• after professional higher education Master study programmes – a diploma certifying the professional Master degree; graduates with previous academic education also obtain fifth-level professional qualification;
  • after professional higher education study programmes – fifth-level professional qualification.

Third Cycle (PhD) Programmes

Organisation of doctoral studies

The objective of doctoral studies programmes is to obtain an internationally recognized doctoral degree in a branch of science and to acquire principles of research organization and management. Only university-type institution universitāte may run doctoral programmes. 

The doctoral programmes are offered in the following fields:

  • Social Sciences and Law
  • Humanities and Arts
  • Natural Sciences
  • Technical Sciences
  • Medicine

Doctoral study activities last three or four years for Doctoral scientific degree.

The amount of full-time Doctoral programme is 120-160 credit points (of which 40-60 credit points are awarded for teaching a certain number of courses). Doctoral study programme contains also the list of compulsory and optional subjects and corresponding number of credit points. The rest of the content of doctoral studies includes independent research with the aim to obtain original and verified results in the corresponding branch. The student, after consultations with scientific advisor and professor of the corresponding branch, works out an individual plan for the whole period of doctoral studies. 

Doctoral students must carry out well-documented studies of practical application of the latest research methods in the corresponding branch; studies of current IT methods, research planning, data processing and presentation; comprehensive studies of theoretical disciplines of the corresponding branch; mastering of lecturing and project management skills by participating in Bachelor and Master programme as well as research projects implementation; reporting in international seminars, conferences, schools; in-service training in other universities completed by publication of joint results; independent presentation of research results and their submission for publication in research editions.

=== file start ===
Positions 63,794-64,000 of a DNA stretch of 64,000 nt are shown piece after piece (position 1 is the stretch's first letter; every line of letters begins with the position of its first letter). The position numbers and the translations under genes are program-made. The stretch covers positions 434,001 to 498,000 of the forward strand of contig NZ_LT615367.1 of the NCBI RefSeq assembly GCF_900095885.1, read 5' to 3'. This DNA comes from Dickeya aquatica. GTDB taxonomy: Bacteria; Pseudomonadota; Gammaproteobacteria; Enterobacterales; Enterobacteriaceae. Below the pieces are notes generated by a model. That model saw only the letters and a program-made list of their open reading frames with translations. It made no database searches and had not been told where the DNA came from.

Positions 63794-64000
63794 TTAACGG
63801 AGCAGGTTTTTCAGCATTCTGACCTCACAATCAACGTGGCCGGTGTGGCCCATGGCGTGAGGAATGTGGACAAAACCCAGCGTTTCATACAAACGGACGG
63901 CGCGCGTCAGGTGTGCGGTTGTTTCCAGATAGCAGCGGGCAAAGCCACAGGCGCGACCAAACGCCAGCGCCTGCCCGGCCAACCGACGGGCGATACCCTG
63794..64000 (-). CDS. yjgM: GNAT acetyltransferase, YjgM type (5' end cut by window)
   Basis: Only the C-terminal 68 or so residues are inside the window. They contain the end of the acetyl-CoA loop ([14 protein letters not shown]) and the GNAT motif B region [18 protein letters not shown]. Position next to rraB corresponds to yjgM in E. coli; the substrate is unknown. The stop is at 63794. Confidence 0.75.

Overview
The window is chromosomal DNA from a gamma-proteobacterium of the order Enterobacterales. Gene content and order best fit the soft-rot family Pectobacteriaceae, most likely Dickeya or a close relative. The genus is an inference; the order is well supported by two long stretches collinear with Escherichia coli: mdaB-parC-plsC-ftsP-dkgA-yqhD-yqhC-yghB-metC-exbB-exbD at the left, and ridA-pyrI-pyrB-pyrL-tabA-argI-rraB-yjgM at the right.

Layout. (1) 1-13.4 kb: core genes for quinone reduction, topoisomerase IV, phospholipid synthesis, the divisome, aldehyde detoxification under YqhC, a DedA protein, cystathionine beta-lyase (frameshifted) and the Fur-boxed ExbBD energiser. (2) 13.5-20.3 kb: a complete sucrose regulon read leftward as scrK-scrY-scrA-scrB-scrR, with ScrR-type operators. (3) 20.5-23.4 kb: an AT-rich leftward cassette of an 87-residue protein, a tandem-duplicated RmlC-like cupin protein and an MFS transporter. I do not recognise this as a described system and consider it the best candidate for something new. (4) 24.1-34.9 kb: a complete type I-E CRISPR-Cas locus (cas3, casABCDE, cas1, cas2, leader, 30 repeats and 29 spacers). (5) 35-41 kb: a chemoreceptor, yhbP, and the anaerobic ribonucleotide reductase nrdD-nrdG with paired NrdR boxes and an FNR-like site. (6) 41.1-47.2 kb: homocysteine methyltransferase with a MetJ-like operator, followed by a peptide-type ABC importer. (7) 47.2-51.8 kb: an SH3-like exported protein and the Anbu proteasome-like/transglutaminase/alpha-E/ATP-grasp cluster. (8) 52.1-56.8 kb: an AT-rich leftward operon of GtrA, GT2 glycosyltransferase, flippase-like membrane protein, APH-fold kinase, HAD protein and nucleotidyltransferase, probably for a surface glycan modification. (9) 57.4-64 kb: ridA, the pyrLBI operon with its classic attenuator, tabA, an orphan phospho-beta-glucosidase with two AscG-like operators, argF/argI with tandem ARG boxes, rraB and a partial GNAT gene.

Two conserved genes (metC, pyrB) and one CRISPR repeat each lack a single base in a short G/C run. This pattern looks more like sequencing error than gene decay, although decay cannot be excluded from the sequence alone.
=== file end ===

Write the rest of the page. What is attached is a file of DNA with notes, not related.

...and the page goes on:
Admission requirements

The access to doctoral studies is granted to holders of Masters’ degree (both academic or professional) or an equivalent. Applications are usually submitted in July/August depending on the institution. The enrolment procedure is as follows:

  •     applicant registration (submission of necessary documents)
  •     contest for study places (including entrance test or discussion)
  •     announcement of contest results
  •     signature of study agreement
  •     registration as a student.

Potential candidates should contact higher education institutio about the application procedure.

The level of proficiency required in the Latvian language depends on the institution and the programme. State HEIs implement study programmes in Latvian but programmes in foreign languages and programmes for students from abroad exist. It is therefore possible to pursue doctoral studies in English.

Status of doctoral students/candidates

Generally, doctoral status candidates in Latvia are considered as students. As a student he/she either has to pay study fee for the studies or is entitled to study in state-subsidised study place, and entitled to receive monthly stipend from the state budget or monthly stipend from European Social Fund project. 

In some institutions, as for instance Riga Graduate School of Law, PhD candidates may either be enrolled as students or employed as research members of the faculty, depending on available financing. The same institution, in cooperation with the University of Copenhagen, offers special joint PhD programme where candidates are employed as a PhD research fellows, both at the institutions in Riga and Copenhagen.

Supervision arrangements

Doctoral candidates are usually affiliated to faculties / institutes. Doctoral candidates have to follow compulsory courses and are systematically assigned a supervisor to monitor and assist the development of their dissertations. The supervisor also provides support and advice (tutoring) to doctoral candidate regarding research issues and methodology.

Employability

According to the data of Central Statistical Bureau of Latvia (reference year 2009), 42% of doctors were employed in academic posts of higher education institutions. 17% of doctors were employed in state and business administration. In 2009, because of economical crisis the unemployment rate in Latvia reached 16,9%, less than 2% of them were unemployed doctors (in economically active age group).

Assessment

Assessment in doctoral programmes varies. Professors of the corresponding branch and the scientific advisor monitor academic progress. The student reports about the results of his/her studies and research biannually participating in research seminars and conference organised in the corresponding branch where a special decision is made about the conformity of results with the individual study programme. The decision is documented and submitted to the programme director.